No Riki, no Myele. Simple as that.
I saw the cover for the album Art Blakey & The Jazz Messengers album Caravan when I was in high school, and it was the first cover art I’d ever seen where it was clearly a drummer as the star and the leader.
His ability to drive the band like a rocket ship was second to none, and his charisma behind the drums influenced countless drummers across the jazz cannon.
Perhaps even greater is his legacy as a leader and teacher. Countless pivotal figures had a tenure in his band and from there went on to do great things. Wayne Shorter, Wynton and Brandford Marsalis, Lee Morgan, Thelonious Monk, Hank Mobley, Lou Donaldson, Jackie McLean, Freddie Hubbard, Gary Bartz, Keith Jarrett, Chick Corea, Kenny Garrett. I could go on and on, but the point is, it’s one thing to be a talented musician, but it’s a whole other level to have the ability to develop talented musicians who go on to become incredible leaders in their own right.
A singular original. Most known as the drummer for John Coltrane (if you had to pick one album from the Elvin era, A Love Supreme is the one) but also had a notable solo career from the 70s till his passing in the mid 2000s and has been a sideman for many of the greatest jazz artists.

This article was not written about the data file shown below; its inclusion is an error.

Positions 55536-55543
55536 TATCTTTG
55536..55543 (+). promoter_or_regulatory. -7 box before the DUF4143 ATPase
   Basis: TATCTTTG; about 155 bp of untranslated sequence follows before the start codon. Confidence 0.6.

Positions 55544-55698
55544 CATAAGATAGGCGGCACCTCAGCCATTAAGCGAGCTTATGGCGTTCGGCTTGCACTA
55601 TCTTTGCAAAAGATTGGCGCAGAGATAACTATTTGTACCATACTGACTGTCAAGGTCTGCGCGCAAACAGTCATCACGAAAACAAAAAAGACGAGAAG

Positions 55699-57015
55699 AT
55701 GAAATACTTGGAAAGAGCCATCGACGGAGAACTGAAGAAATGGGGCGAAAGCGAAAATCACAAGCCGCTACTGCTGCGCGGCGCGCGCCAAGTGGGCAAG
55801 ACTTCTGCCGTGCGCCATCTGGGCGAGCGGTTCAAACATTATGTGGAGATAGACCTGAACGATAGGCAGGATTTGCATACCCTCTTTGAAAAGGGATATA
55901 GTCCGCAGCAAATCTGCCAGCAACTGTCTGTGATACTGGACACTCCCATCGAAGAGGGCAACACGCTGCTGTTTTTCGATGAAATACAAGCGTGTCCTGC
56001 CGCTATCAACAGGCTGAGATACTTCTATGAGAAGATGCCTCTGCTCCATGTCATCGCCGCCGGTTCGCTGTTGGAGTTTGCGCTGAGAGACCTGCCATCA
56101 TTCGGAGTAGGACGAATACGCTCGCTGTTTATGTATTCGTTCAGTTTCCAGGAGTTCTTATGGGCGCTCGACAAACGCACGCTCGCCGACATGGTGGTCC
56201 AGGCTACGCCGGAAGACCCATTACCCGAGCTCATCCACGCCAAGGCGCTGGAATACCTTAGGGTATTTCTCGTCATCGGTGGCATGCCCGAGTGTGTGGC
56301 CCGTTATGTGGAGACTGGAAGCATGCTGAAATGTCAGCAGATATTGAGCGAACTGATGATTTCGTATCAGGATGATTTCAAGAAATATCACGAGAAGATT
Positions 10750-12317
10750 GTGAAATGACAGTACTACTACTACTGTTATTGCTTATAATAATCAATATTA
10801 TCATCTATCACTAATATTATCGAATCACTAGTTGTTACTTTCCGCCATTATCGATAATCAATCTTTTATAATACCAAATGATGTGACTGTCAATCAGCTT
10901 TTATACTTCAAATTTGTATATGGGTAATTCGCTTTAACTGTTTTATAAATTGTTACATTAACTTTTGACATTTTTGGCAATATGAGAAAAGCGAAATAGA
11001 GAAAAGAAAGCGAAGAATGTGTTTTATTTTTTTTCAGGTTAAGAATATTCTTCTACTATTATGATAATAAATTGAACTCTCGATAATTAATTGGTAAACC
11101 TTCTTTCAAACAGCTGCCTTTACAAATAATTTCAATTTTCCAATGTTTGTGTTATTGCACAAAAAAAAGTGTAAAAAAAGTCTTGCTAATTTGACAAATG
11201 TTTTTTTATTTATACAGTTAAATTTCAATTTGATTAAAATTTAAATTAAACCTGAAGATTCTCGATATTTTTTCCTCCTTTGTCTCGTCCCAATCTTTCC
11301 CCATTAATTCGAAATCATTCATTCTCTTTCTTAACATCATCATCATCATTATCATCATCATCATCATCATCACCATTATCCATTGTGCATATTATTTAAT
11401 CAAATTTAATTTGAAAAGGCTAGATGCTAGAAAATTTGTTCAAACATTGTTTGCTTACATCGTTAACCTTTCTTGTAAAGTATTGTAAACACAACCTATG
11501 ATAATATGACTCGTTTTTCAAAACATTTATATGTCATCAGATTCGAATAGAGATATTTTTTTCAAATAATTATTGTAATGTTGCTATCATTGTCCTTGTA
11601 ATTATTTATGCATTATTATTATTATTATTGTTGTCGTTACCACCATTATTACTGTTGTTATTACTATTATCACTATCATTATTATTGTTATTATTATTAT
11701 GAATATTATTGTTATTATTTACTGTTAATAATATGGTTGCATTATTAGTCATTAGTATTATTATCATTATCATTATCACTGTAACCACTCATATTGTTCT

Perhaps one of the most revolutionary drummers ever, notably for his polyrhythmic inventiveness and ability to stack and invert triplets on top of each other to orchestrate a wild circular dervish of rhythm. He’s one of the few musicians of any style who concretely effected the style of everyone who came after him.
If you want to be a jazz drummer, it is essential that you go through Elvin in order to understand how the drums and the music work today.
I stumbled on some Chris Dave YouTube videos when I was about 19 years old. At that point I was a massive fan of J Dilla as well as a student of jazz, and I thought that maybe I might have found a niche for myself in merging the two rhythmic worlds, but then I discovered Chris Dave and my whole world was blown apart.
Perhaps the most distinctly original drummer of the past 15 years, he has found a line where he seems to both give jazz new fertile rhythmic roots and grounding, whilst freeing hip hop from the shackles of the strict rhythmic loop and grid. He’s perhaps the only drummer I had to actively avoid listening to for a period of my life at risk of becoming a total clone of his style.
I even cut my Questlove afro and started rocking cheese-cutter hats in order to style myself a little closer to Chris. His work with Robert Glasper has perhaps been the most pivotal to his influence on musicians and the concept of modern jazz/hip hop fusion, but he also has a prolific career as a bandleader (Chris Dave & the Drumhedz) as well as a session drummer for artists as diverse as D’Angelo, Rick Rubin, Erykah Badu, Adele, Kenny Garrett, Mos Def/Yasiin Bey and many others.